• Mental Health Programs: Learn to Live is an online mental health program to help with stress, anxiety, depression, and more, in addition to our Employee Assistance Program.
  • Online health and fitness classes from Burnalong.
  • Chronic condition prevention from Omada, a virtual program to help with weight loss and reducing risk for chronic disease.
  • Virtual therapy for joint pain from SWORD that provides help for relieving chronic back, joint, and muscle pain at home.

As you promote your well-being programs and benefits, don’t forget to take generational differences into consideration — not all age groups desire or need the same benefits.2

Figuring Out Next Steps

So what are employers to do? Get creative. Review benefit offerings and determine which ones will have the most impact on employee retention in your organization.

Some “out of the box” tactics for promoting key benefits may include:

  • Hosting monthly lunch and learn sessions or quarterly benefit fairs to shine the spotlight on specific programs and benefits.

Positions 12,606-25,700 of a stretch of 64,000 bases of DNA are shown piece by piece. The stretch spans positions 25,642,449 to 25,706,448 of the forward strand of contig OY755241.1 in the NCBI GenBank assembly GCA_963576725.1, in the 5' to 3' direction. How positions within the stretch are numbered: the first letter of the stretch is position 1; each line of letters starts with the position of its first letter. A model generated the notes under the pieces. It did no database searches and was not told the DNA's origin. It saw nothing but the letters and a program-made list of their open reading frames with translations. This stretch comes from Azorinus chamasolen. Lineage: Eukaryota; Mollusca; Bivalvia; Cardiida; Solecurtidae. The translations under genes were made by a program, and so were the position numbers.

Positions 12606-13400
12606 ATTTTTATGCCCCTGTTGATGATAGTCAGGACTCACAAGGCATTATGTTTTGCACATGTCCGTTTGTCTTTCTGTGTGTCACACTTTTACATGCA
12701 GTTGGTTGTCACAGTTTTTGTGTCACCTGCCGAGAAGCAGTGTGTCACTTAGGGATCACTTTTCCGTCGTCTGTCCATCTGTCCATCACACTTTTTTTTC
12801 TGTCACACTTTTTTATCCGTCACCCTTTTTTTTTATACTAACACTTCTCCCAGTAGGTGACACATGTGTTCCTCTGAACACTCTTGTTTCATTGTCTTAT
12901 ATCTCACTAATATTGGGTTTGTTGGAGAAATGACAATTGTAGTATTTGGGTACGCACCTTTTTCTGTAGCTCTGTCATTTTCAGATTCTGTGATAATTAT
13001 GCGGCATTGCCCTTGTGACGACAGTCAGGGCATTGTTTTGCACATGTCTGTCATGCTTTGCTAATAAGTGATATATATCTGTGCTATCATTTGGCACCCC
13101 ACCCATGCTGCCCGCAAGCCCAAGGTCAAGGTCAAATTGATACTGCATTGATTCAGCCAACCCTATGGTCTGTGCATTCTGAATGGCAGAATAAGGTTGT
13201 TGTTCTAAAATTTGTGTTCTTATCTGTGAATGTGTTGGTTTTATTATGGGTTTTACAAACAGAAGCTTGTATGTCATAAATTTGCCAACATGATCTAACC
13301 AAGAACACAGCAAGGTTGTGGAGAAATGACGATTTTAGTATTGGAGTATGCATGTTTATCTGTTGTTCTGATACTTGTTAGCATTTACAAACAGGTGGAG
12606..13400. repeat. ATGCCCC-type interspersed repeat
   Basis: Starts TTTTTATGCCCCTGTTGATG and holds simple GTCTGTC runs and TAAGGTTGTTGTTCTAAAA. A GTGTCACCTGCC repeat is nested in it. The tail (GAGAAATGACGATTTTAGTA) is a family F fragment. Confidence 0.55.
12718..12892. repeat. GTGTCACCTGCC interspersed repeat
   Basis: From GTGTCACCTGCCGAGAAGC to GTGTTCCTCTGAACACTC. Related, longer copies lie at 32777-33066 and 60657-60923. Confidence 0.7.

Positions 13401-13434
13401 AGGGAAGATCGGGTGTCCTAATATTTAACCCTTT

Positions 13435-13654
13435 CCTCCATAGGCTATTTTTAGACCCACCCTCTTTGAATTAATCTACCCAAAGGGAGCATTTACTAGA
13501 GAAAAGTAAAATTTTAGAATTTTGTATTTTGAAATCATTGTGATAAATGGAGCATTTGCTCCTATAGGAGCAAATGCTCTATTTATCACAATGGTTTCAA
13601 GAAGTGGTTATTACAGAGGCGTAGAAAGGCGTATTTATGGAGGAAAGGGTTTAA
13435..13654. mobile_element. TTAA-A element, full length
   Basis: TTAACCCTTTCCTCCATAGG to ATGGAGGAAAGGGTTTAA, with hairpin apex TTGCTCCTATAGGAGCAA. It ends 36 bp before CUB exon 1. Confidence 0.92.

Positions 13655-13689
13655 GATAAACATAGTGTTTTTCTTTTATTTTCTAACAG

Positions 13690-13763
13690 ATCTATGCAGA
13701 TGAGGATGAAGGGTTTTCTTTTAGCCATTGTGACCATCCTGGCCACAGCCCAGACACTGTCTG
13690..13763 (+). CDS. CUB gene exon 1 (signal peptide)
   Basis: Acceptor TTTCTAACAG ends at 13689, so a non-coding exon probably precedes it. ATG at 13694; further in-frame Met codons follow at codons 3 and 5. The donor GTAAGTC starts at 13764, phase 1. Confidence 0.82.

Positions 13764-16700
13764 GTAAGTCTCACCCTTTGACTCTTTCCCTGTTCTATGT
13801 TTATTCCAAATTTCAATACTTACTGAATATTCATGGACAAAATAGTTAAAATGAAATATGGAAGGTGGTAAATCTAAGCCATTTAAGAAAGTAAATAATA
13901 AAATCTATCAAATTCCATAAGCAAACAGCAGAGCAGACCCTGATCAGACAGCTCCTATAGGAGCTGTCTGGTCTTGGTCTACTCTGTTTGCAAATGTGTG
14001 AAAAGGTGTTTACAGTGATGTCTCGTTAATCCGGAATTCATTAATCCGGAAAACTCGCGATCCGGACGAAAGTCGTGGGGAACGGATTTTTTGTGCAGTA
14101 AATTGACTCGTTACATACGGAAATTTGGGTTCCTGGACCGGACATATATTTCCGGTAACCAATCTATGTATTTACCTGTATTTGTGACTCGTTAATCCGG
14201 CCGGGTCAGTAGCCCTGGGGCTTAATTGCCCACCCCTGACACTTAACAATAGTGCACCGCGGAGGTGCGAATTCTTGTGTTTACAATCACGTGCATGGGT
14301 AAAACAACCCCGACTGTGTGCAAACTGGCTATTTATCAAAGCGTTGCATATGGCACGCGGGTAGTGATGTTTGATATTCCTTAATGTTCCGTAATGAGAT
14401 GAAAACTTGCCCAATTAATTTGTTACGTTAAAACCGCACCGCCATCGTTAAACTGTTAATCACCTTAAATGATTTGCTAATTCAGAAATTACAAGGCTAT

• Creating an employee ambassador program, where your best internal promoters may be the employees themselves.
  • Sharing personal stories in newsletters or blog articles about how benefits have impacted your employees.
  • Communicating about employee benefits via your intranet, employee newsletter, or town hall meetings.

If you’d like to learn more about how Portico’s benefit programs can help you attract and retain your employees, visit porticobenefits.org or contact Ross Eichelberger, VP of Business Development, at 612-752-4062 or REichelberger@porticobenefits.org.